Tenderness of the Upper Abdomen

In addition to the pain, most people with gallstone disease will also experience abdominal tenderness. This means that pressure applied to the upper abdomen region, usually the middle or right quadrants, will worsen the pain. Sometimes the pain may so severe that standing up or sitting may cause unbearable pain as the pressure on the abdomen increases in these positions.

Nausea with or without Vomiting

Nausea is another common symptom of gallbladder disease. It tends to arise a short while after consuming a fatty meal in particular and may correlated with abdominal pain. The nausea may lead to vomiting but not in every instance. The nausea and vomiting is non-specific and can occur with a host of upper digestive conditions. Along with the pain it may also be confused with angina or a heart attack.

Yellowing of Skin and Eyes

A yellow tinge or discoloration of the skin and/or whites of the eyes is known as jaundice. This is a result of the bile flow being obstructed and compounds that are normally expelled with bile are then deposite in the skin and mucous membranes. Jaundice is not specific for gallbladder disease. It can also arise with several different liver diseases and even blood disorders. The yellowing of jaundice must be differentiated from skin yellowing due to other conditions.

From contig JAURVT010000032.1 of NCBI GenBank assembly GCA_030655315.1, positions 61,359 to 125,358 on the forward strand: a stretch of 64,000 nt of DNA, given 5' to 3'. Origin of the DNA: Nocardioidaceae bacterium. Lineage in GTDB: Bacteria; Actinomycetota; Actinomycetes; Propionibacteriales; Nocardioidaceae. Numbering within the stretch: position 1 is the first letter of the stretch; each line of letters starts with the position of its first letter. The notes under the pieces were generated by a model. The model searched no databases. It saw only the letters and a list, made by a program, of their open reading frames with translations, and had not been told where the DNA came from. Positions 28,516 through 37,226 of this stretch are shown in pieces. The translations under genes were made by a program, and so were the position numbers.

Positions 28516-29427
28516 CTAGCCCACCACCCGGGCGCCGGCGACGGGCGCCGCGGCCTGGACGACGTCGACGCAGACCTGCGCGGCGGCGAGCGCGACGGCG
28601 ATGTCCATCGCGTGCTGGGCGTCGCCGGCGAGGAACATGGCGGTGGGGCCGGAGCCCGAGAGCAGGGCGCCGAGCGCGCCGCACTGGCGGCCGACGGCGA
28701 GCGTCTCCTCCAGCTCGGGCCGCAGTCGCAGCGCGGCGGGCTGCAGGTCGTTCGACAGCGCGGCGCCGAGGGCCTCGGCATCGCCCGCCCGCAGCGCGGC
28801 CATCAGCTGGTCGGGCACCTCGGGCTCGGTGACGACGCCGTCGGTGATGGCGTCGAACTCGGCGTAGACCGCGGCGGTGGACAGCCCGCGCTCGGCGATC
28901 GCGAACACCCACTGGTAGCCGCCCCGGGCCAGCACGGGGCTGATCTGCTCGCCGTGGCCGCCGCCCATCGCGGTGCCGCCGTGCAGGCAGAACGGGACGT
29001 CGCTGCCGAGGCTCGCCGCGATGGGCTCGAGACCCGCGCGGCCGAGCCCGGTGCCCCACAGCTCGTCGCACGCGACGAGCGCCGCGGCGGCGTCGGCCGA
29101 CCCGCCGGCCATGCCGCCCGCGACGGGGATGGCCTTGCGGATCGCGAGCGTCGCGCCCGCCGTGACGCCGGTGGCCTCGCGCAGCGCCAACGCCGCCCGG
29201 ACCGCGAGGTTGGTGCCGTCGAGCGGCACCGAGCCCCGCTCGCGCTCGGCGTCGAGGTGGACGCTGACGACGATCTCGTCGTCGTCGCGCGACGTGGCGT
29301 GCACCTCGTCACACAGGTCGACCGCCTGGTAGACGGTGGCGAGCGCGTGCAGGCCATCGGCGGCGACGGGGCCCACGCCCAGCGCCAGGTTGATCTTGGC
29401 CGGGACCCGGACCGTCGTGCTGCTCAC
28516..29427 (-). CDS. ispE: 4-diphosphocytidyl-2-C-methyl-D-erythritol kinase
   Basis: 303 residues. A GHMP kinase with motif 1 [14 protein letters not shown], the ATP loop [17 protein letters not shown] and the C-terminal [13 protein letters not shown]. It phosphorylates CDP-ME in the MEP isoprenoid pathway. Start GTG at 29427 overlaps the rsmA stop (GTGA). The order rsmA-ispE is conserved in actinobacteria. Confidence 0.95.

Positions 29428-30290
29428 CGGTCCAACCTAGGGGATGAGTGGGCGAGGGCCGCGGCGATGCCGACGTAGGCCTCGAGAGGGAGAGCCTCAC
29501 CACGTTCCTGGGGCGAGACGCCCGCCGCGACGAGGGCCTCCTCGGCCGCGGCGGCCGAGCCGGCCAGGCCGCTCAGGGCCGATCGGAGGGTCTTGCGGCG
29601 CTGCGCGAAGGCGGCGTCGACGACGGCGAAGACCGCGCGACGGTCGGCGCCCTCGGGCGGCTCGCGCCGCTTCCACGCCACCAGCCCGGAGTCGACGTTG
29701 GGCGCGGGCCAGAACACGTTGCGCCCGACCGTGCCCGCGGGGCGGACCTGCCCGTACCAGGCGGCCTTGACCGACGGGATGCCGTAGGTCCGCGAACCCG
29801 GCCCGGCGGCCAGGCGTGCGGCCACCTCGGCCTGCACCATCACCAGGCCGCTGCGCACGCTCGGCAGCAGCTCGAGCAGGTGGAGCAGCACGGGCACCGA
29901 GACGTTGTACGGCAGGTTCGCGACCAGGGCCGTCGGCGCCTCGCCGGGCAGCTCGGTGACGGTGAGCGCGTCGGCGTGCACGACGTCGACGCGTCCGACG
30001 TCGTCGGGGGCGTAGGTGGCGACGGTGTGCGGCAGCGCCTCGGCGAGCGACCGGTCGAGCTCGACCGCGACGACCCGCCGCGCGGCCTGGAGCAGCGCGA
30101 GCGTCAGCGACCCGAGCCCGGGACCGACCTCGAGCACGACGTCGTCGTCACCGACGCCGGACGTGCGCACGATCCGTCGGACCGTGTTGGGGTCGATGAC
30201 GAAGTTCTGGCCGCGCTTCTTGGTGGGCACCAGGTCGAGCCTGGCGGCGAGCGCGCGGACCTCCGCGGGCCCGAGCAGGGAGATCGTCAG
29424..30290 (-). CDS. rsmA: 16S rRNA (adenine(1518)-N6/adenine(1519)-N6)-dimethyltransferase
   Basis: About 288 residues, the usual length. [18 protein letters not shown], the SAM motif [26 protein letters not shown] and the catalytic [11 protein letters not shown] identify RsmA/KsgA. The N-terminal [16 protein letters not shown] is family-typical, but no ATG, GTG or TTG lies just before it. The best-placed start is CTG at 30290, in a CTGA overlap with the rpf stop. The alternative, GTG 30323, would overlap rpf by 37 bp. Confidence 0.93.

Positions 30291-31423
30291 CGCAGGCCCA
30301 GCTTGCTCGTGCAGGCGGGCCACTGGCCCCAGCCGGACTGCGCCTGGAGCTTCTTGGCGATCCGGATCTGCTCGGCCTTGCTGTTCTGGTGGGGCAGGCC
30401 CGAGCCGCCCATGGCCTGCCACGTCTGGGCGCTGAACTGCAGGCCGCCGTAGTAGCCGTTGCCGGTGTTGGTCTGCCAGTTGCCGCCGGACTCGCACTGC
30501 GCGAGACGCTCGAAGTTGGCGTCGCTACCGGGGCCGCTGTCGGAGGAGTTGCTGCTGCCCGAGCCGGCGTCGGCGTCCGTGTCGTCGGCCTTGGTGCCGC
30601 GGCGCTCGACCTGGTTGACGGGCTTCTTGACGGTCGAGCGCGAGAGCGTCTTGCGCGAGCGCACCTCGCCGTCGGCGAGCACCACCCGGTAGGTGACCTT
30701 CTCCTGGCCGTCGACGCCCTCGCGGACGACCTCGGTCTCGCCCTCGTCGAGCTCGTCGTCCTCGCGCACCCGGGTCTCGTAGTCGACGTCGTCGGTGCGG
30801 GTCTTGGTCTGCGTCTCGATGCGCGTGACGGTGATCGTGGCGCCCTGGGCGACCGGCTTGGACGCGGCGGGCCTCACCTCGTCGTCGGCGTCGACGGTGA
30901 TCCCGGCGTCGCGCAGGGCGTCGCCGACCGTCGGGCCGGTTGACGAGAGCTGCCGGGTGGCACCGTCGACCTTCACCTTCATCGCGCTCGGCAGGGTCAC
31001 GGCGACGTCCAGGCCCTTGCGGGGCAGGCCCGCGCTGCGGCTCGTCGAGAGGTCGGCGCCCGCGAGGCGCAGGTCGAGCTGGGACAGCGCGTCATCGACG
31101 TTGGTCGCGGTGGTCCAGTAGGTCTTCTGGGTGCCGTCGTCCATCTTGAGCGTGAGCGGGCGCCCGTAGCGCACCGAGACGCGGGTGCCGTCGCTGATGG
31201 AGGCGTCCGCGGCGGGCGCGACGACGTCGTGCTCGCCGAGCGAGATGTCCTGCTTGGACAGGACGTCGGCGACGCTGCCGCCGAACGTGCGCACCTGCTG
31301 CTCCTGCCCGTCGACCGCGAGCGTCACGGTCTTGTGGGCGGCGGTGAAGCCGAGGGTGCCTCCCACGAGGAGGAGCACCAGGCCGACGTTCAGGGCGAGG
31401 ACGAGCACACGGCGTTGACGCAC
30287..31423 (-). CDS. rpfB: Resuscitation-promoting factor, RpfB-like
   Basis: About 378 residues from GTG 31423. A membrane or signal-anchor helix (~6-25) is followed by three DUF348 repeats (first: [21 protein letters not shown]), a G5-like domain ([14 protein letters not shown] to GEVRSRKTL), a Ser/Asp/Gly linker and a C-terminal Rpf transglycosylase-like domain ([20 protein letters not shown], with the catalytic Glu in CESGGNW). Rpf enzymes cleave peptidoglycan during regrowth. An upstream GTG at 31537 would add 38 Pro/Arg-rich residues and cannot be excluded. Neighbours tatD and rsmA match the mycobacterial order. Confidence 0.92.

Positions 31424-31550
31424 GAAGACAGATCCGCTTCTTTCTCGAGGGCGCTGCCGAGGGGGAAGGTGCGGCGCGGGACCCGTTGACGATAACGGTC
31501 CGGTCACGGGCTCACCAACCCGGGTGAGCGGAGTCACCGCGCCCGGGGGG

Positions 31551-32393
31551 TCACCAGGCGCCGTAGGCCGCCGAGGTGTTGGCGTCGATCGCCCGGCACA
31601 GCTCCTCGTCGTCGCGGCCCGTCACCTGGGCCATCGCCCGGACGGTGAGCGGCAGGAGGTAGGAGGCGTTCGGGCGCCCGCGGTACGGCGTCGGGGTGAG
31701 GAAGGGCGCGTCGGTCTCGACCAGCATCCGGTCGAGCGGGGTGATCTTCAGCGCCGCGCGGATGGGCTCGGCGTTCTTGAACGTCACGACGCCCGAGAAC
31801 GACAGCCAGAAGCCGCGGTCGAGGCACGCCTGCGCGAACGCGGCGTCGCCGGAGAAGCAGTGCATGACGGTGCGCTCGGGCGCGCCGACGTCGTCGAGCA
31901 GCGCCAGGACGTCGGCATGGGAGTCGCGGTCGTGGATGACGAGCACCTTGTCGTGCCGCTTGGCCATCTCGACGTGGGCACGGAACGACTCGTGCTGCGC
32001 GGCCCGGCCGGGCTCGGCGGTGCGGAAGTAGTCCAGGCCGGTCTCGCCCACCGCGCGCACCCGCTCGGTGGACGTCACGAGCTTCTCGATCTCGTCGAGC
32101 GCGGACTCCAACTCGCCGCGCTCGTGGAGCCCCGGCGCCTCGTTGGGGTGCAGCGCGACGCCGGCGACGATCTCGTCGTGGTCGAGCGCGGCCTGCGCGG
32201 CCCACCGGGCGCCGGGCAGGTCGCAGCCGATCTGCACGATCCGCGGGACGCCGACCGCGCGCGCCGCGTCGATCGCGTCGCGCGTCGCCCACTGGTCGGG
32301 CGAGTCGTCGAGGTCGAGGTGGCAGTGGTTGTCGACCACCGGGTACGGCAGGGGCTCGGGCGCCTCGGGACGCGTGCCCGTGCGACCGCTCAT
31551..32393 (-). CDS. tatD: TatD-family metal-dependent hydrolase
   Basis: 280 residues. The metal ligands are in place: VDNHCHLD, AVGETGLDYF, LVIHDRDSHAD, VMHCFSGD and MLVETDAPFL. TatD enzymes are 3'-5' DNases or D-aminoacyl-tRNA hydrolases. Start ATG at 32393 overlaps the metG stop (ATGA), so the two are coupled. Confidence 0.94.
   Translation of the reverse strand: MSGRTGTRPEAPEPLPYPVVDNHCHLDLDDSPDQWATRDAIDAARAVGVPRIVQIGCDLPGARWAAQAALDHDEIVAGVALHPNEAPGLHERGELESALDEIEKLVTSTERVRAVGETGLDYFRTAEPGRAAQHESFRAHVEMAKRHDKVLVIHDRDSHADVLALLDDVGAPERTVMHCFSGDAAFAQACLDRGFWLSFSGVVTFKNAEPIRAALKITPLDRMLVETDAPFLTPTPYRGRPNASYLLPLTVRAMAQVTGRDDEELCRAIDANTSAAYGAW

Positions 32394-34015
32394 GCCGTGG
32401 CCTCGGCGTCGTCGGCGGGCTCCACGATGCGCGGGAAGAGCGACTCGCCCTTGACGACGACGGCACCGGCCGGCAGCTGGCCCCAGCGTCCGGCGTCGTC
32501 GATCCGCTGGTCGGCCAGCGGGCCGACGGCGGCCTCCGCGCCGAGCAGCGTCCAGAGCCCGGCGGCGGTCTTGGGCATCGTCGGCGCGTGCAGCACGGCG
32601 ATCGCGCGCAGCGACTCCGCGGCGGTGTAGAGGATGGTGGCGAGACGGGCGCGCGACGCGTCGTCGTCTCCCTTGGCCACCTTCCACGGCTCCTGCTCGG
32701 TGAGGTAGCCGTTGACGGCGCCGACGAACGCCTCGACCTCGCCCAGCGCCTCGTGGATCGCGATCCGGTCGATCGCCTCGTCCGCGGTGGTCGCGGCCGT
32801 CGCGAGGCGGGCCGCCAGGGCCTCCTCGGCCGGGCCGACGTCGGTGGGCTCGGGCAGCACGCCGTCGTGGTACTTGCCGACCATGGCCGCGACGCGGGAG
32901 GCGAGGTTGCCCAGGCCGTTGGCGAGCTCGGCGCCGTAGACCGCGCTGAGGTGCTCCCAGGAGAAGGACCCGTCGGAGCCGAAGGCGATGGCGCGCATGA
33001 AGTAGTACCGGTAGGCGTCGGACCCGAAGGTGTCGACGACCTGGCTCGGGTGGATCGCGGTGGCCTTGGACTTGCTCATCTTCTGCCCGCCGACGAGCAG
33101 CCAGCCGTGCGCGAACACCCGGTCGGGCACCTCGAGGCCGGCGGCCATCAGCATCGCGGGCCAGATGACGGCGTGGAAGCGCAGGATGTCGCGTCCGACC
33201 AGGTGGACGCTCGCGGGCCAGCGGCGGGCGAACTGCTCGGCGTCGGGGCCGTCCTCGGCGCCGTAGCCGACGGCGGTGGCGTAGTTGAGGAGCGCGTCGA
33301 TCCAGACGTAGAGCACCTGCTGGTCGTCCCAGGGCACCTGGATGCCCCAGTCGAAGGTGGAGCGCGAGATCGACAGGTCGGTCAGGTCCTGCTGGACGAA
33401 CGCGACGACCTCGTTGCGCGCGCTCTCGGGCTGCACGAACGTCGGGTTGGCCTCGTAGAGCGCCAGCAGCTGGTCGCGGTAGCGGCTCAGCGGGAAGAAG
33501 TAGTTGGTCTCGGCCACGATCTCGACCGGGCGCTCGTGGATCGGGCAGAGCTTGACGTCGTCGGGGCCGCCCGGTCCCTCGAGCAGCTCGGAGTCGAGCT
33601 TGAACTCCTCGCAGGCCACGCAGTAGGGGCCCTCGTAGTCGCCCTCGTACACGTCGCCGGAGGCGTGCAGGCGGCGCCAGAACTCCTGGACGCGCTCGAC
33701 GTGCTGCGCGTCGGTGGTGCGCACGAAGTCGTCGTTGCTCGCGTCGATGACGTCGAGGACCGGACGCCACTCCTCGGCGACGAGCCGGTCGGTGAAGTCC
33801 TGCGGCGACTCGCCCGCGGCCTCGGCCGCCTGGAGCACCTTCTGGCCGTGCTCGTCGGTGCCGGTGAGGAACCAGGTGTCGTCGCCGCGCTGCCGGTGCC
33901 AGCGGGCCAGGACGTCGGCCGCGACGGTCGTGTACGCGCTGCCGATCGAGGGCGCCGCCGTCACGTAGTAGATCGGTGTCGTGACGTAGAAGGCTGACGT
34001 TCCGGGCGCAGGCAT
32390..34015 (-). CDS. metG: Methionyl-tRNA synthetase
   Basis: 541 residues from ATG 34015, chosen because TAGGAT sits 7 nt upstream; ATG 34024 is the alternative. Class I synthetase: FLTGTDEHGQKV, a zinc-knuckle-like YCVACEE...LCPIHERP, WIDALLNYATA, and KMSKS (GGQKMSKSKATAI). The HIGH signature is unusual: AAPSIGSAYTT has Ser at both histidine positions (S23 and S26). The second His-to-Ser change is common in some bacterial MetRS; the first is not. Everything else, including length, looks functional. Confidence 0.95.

Fatty Stools

Bile is stored in the gallbladder and secreted via the bile ducts into the small intestine. It helps emulsify fats so that it can be digested. However, in certain gallbladder and bile duct diseases the bile cannot be expelled. Fats remain largely undigested in the gut and are then cause the stool to become fatty or greasy in appearance and texture. The stool is also more likely to float. This type of fatty stools is known as steatorhhea.

Other Symptoms

In addition to the above signs and symptoms there may also be the following:

  • Fever and chills
  • Loss of appetite
  • Unintentional weight loss

When to See a Doctor

It is always advisable to consult with a medical professional about symptoms like severe or persistent pain. The signs and symptoms alone are not always reliable indicators of gallbladder disease. Sometimes cardiac conditions like heart attacks can present in an atypical manner.

For example, a silent heart attack may not present with chest pain, sweating, shortness of breath and arm pain. Instead there could be mild upper abdominal pain and no other symptoms which is extremely misleading. Gallbladder disease needs to be conclusively diagnosed based on the results of certain investigations.

This may include the findings of an abdominal ultrasound, x-ray, computed tomography (CT) scan, magnetic resonance imaging (MRI), hepatobiliary iminodiacetic acid (HIDA) scan or endoscopic retrograde cholangiopancreatography (ERCP). Blood tests may also be useful to confirm jaundice, infections and so on. A doctor will determine which test is the most appropriate to confirm a condition suspected of causing the symptom.